Wednesday, February 13, 2013

Wednesday's Writer's Tip on Pace #amwriting

Just what is pace? Pace is the journey from the beginning of a story to the end. It's not jumping from scene to scene with little in between to give a reader the chance to breath. This could be true for some writers and not so much for others. Pace isn't suspense though all stories need the pull of mystery to draw the reader from one scene to the next.

Pace depends on a number of things. The way the writer decides to tell the story. The demands of a particular genre. Pace builds momentum and produces tension making your reader wonder what happens next.

A writer friend once told me I could give lessons on pacing a story. He wrote cop stories. The one of mine that he read was called Obsessions and now published as Code Blue. What I tried to do was end every scene on a note calling for answers to questions the reader wanted to know. This was a suspense story and the tension had to build not only for the reader but for the character. That was the trick to the pacing of this story.

Not worrying about the reader but about the characters and having the main character moving toward the dramatic end. The same elements of pacing starts with the roadmap of the story and deciding which character has the most to lose and gain when the story ends. Then it's keeping the pressure on them to fight for their goal. For me the pacing is with the characters and their journey to the end with the proper reward.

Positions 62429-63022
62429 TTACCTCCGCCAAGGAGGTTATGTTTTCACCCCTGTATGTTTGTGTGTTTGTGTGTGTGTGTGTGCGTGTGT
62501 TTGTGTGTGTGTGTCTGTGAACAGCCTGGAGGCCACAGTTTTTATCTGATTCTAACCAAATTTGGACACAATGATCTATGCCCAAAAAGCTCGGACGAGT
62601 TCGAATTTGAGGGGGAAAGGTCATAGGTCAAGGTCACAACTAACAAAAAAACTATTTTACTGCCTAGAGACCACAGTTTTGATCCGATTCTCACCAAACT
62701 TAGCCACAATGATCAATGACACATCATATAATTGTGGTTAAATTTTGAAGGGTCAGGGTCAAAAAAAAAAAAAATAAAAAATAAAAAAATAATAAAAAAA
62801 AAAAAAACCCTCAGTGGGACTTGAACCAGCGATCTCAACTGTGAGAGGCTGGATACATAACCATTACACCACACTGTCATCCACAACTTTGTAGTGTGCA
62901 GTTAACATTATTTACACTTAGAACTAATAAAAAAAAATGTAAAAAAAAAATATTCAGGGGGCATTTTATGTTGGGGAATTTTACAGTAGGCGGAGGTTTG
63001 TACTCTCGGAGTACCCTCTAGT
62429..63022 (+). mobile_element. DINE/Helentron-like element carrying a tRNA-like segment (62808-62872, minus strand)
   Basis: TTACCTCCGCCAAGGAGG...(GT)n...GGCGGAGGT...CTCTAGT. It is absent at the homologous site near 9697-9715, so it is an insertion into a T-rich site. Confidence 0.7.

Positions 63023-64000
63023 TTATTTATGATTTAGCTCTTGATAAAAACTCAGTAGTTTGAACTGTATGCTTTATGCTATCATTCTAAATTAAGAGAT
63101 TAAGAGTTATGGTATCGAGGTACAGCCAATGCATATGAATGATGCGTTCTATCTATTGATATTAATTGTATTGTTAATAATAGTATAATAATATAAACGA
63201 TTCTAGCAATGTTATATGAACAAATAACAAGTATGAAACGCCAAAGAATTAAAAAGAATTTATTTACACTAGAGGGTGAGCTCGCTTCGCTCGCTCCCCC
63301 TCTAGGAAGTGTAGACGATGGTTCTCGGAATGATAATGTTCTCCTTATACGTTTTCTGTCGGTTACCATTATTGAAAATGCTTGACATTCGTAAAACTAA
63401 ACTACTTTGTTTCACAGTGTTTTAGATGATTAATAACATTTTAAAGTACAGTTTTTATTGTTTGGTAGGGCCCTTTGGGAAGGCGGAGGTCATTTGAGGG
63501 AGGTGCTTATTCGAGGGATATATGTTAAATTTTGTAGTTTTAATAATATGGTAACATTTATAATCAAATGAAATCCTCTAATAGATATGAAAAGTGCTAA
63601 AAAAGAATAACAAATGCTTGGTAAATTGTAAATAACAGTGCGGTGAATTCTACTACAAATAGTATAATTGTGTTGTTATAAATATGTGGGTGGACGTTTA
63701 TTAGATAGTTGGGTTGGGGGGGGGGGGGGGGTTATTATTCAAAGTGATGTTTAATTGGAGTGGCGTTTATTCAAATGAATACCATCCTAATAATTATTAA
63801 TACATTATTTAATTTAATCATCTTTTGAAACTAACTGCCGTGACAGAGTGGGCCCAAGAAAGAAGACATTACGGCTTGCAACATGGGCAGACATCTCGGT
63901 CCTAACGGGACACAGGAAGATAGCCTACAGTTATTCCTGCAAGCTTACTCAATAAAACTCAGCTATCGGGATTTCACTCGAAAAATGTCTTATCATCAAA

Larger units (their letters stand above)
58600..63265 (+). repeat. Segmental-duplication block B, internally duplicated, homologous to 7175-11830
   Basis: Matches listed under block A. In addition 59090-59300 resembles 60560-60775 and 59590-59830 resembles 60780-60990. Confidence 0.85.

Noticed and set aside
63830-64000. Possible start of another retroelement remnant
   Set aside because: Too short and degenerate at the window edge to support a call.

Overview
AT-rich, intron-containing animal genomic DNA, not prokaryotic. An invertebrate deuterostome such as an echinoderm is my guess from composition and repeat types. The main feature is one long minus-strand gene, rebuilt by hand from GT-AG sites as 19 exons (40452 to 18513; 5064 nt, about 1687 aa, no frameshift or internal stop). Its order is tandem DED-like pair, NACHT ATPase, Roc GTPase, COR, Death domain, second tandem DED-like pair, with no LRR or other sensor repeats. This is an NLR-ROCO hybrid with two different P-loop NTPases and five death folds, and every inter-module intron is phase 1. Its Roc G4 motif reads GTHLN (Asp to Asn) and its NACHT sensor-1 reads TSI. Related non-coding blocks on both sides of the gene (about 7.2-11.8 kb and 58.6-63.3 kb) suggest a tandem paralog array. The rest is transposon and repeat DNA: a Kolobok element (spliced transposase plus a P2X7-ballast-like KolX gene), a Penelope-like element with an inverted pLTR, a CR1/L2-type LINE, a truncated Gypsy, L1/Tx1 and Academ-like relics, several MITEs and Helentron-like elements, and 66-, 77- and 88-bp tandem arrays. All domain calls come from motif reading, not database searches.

Janice Seagraves said...

Great post about pacing.

I received a review on my first published book, which complained about my ending was too rushed. After my rights had been returned to me, I self-published the same book and put back a missing scene which I hope will slow the ending down a bit.

In my next book, which is a SF romance with suspense elements, I took my time to end the book in three long chapters that ties up all the plot strings in a nice bow. Which I hope satisfies all my readers and reviewers alike.


JL Walters said...

Janice, You've learned about pacing.